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ARS Home » Northeast Area » Wyndmoor, Pennsylvania » Eastern Regional Research Center » Food Safety and Intervention Technologies Research » Research » Publications at this Location » Publication #383901

Research Project: Bacterial Pathogens in Regulated Foods and Processing Technologies for Their Elimination

Location: Food Safety and Intervention Technologies Research

Title: Inactivation of Listeria monocytogenes and Shiga toxin-producing Escherichia coli in "soupie", a homemade soppressata

item Luchansky, John
item Shoyer, Brad
item Shane, Laura
item Osorio, Manuela
item CAMPANO, STEVE - Hawkins, Inc
item Porto-Fett, Anna

Submitted to: Food Protection Trends
Publication Type: Peer Reviewed Journal
Publication Acceptance Date: 8/3/2021
Publication Date: N/A
Citation: N/A

Interpretive Summary: Soupie is a homemade soppressata common to the coal towns of northeastern Pennsylvania. Based on longstanding traditions, most soupie recipes use locally-sourced pork and a handful of non-meat ingredients that are ground, mixed, and then (hand) stuffed into beef middle natural casings before being fermented, flattened, dried, and then stored under oil for extended periods. What’s missing, however, are data on the overall safety and quality attributes of soupie, including its chemical composition and the presence and levels of bacterial pathogens and their potential ability to persist and proliferate in soupie. Therefore, we prepared soupie using a generic recipe and make protocol and purposefully inoculated it with cells of Shiga toxin-producing E. coli or illness-causing strains of Listeria monocytogenes. In general, our data confirmed that fermentation and drying reduced the levels of both pathogens by about 100 cells per gram. Following storage under sunflower oil or under vacuum in contact with sunflower oil for up to 6 months at ambient temperature it was possible to lower pathogen levels by a total of almost 1 million cells per gram. These data establish that soupie, as prepared and stored herein, is a shelf-stable, specialty/ethnic, fermented dry-cured sausage.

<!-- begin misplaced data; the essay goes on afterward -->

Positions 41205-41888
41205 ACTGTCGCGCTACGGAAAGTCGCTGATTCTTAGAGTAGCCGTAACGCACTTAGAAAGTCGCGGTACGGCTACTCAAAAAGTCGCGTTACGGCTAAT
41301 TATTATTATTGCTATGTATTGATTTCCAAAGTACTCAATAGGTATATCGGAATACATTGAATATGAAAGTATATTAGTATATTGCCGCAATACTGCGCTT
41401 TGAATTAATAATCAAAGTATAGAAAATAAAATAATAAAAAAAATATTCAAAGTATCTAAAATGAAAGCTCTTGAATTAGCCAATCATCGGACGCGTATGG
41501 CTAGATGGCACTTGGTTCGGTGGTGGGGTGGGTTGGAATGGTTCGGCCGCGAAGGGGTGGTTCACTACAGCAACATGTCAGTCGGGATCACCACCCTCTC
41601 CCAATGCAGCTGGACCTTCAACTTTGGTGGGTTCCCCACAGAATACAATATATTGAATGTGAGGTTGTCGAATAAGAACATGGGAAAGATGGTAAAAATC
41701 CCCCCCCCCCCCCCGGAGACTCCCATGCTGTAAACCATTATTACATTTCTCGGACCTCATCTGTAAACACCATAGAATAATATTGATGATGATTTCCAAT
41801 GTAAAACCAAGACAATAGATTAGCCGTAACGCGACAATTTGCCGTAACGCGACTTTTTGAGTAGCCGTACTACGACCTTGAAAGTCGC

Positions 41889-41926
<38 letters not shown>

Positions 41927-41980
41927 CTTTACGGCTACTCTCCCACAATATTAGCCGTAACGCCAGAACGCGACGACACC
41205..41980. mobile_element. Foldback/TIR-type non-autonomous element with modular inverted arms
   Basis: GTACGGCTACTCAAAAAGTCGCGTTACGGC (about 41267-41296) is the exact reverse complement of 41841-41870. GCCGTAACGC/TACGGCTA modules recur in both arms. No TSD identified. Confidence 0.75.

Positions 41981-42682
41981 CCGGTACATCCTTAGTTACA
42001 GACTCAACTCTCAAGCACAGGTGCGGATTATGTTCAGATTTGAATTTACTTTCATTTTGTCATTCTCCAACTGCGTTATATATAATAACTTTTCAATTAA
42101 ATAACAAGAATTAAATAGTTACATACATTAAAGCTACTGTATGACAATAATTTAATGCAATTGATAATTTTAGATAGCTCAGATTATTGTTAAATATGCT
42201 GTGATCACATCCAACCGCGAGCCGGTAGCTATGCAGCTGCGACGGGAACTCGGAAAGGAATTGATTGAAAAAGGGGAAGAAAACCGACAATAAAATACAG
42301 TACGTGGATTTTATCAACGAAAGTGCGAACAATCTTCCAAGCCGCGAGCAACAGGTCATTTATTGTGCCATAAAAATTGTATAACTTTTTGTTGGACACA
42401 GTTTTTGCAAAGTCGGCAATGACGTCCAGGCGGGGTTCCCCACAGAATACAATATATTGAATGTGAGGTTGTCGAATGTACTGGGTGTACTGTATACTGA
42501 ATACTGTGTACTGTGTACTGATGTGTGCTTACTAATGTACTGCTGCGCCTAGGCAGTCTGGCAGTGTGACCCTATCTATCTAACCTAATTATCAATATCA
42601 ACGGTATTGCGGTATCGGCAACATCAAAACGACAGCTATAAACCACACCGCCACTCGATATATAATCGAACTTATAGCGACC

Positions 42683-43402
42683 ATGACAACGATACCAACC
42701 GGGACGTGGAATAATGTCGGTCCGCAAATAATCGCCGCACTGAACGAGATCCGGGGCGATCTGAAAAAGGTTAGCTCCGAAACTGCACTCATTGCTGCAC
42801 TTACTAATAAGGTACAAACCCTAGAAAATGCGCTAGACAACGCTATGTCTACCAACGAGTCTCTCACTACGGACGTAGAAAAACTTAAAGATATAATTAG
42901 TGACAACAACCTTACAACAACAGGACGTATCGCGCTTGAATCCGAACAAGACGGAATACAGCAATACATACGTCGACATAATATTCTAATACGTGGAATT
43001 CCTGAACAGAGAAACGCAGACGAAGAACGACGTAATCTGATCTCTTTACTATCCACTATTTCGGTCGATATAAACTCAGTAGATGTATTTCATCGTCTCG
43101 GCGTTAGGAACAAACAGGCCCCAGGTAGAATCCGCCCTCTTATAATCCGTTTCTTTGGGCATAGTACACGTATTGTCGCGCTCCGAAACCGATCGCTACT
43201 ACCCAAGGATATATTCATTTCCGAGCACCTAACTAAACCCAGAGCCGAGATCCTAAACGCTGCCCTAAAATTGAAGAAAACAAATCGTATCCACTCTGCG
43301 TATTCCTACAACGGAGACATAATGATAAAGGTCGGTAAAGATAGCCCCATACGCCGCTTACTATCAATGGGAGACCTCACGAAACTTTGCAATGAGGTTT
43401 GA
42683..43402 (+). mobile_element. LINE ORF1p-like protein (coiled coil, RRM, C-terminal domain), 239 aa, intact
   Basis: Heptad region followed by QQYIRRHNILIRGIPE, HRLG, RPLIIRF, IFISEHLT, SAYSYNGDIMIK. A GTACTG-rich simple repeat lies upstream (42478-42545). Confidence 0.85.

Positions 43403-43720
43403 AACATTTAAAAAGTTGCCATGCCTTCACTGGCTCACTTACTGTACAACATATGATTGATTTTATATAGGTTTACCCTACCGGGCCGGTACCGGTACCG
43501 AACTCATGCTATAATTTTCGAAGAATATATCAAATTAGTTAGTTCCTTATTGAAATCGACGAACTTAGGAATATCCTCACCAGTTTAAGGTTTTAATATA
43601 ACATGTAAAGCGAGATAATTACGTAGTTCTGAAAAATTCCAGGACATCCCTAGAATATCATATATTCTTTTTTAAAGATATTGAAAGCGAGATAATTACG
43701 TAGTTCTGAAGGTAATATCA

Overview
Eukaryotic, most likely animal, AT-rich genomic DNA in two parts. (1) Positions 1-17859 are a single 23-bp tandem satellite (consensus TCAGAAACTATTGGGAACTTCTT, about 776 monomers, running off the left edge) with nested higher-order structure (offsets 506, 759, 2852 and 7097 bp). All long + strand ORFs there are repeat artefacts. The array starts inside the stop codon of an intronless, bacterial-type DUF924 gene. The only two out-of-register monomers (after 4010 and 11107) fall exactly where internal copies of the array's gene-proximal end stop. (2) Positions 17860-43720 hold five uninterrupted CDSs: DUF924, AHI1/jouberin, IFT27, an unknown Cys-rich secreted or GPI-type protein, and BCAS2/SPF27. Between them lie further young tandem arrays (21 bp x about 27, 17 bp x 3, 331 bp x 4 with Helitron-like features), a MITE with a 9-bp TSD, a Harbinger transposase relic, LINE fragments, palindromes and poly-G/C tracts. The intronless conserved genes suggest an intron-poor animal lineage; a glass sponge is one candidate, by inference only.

Technical Abstract: The viability of cells of Listeria monocytogenes or Shiga toxin-producing Escherichia coli (STEC) were monitored in “soupie”, a homemade soppressata. Coarse-ground fresh ham was mixed with non-meat ingredients, a starter culture (ca. 6.0 log CFU/g), and one pathogen cocktail (ca. 6.5 log CFU/g). The batter was then mixed before being fine ground, stuffed, and fermented at 26.7°C and ca. 90% RH for ca. 48 h to ca. pH 5.3. Next, chubs were dried at 15.6°C and ca. 86.5% RH for ca. 5 days, flattened under weights over three days, and then dried for an additional 21 days at 4°C and 72.5% RH. After drying, half the chubs were vacuum sealed individually in bags along with 8 mL of sunflower oil and the other half were submerged in sunflower oil (ca. 1.5 L) within covered plastic containers; all chubs were stored for 6 months at 20°C. Fermentation and drying delivered a ca. 1.2 log CFU/g reduction in levels of both pathogens. Thereafter, regardless of storage conditions, a ca. 5.0 log CFU/g reduction for both pathogens was observed within one and four months of storage at 20°C for STEC and L. monocytogenes, respectively. Although L. monocytogenes required more time (P < 0.05) to achieve a 5-log CFU/g reduction than STEC in soupie, there were no differences (P > 0.05) in viability of L. monocytogenes versus STEC after four months of storage and/or in viability of either pathogen related to whether chubs were stored vacuum-packaged with oil or submerged in oil. These data establish that soupie, as prepared and stored herein, is a shelf-stable, specialty/ethnic, fermented dry-cured sausage.